Reinartz said the discussion of Thiokol's warnings was "thorough and professional." But he said he did not know Thiokol's engineers were unanimous in opposing launch.
"At the end of the 2 1/2 hour [teleconference] period and after their [Thiokol's] final recommendation to launch, I collectively asked all telecon parties if there were any disagreements," Reinartz said. "There were none received from Thiokol . . . . " he said.
Reinartz said he did not know of the Thiokol memos warning of seal problems, and that he was unaware of the "internal dissension" at Thiokol the night before the launch.
In any event, he said, "I was satisfied that there was not a flight safety problem."
The discussions between NASA and Thiokol began late the afternoon before the launch when company engineers warned Judson Lovingood, Reinartz's deputy, that they were concerned about cold temperatures.
On the basis of that discussion, Lovingood testified, "I felt like that we were probably approaching a launch delay." Lovingood said he told Reinartz about Thiokol's concerns and recommended that Reinartz advise his superior, Arnold Aldrich, shuttle program manager, that it might be necessary to delay the shuttle launch until temperatures warmed up.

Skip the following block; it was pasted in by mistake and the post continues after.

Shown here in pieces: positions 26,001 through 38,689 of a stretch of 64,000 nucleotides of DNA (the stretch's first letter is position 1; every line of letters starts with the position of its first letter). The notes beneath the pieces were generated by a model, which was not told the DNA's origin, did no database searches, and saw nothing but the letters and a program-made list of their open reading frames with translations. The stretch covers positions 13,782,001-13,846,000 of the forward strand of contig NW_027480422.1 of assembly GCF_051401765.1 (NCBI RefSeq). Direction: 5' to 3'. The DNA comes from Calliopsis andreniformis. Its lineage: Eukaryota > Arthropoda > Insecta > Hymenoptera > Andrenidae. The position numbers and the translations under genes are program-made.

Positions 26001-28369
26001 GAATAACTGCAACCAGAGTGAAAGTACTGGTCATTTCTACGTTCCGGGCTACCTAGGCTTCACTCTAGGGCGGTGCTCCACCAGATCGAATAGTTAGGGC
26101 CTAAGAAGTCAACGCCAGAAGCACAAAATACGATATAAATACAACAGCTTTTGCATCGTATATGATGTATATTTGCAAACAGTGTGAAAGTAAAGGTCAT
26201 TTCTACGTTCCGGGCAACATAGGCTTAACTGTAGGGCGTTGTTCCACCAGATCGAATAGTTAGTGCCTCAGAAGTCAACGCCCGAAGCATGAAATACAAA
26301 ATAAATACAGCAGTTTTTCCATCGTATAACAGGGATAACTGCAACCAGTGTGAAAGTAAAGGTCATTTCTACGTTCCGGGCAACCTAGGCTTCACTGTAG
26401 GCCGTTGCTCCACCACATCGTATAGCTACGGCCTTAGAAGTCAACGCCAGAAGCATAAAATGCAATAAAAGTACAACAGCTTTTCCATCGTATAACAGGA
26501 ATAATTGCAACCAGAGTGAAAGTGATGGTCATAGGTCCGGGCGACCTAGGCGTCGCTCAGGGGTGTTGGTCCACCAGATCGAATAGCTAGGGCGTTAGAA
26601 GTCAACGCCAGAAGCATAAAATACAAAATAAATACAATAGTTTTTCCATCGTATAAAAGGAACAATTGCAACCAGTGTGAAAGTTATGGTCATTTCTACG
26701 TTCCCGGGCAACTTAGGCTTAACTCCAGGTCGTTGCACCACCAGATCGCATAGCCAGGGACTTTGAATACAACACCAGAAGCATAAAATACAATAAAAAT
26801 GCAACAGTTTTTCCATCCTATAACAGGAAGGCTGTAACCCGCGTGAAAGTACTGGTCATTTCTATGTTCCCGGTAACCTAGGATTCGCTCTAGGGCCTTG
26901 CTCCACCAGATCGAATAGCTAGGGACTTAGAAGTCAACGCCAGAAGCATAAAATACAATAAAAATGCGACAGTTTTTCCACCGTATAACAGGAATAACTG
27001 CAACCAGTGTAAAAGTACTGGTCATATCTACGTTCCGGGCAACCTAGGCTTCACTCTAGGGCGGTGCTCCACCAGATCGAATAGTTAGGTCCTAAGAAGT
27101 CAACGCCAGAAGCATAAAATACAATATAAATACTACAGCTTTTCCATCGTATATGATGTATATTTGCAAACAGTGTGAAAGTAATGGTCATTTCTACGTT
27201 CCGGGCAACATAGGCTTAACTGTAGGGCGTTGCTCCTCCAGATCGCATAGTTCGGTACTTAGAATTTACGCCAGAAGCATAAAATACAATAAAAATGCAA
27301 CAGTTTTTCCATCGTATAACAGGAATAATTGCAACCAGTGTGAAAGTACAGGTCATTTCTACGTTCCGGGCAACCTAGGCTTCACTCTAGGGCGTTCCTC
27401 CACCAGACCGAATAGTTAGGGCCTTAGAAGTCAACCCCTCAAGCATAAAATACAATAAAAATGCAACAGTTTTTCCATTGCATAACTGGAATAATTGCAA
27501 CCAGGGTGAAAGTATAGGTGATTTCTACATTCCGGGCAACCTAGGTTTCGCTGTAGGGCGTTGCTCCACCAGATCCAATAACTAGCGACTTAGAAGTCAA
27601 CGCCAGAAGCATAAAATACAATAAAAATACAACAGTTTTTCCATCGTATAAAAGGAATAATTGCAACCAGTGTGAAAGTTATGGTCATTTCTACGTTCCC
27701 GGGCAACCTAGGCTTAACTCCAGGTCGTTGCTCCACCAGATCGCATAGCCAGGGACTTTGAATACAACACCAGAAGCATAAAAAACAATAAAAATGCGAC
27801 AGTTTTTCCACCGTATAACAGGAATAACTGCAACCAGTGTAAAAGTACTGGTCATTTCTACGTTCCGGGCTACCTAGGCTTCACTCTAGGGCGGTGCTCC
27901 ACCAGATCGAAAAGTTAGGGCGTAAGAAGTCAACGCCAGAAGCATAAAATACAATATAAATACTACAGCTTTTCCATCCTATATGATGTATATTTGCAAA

Reinartz told the commission that he decided there should be a more detailed discussion of the problem before he told Aldrich. But after the late-night telephone conference in which Thiokol reversed its recommendation, Reinartz said he felt it was no longer necessary to tell Aldrich, a member of what NASA calls its Level 2 management.
"In hindsight," Reinartz said, "it may have been better to inform Level 2 of the decision."
Reinartz told the commission that he knew of no previous situation in which a contractor recommended "no launch" and subsequently changed its mind.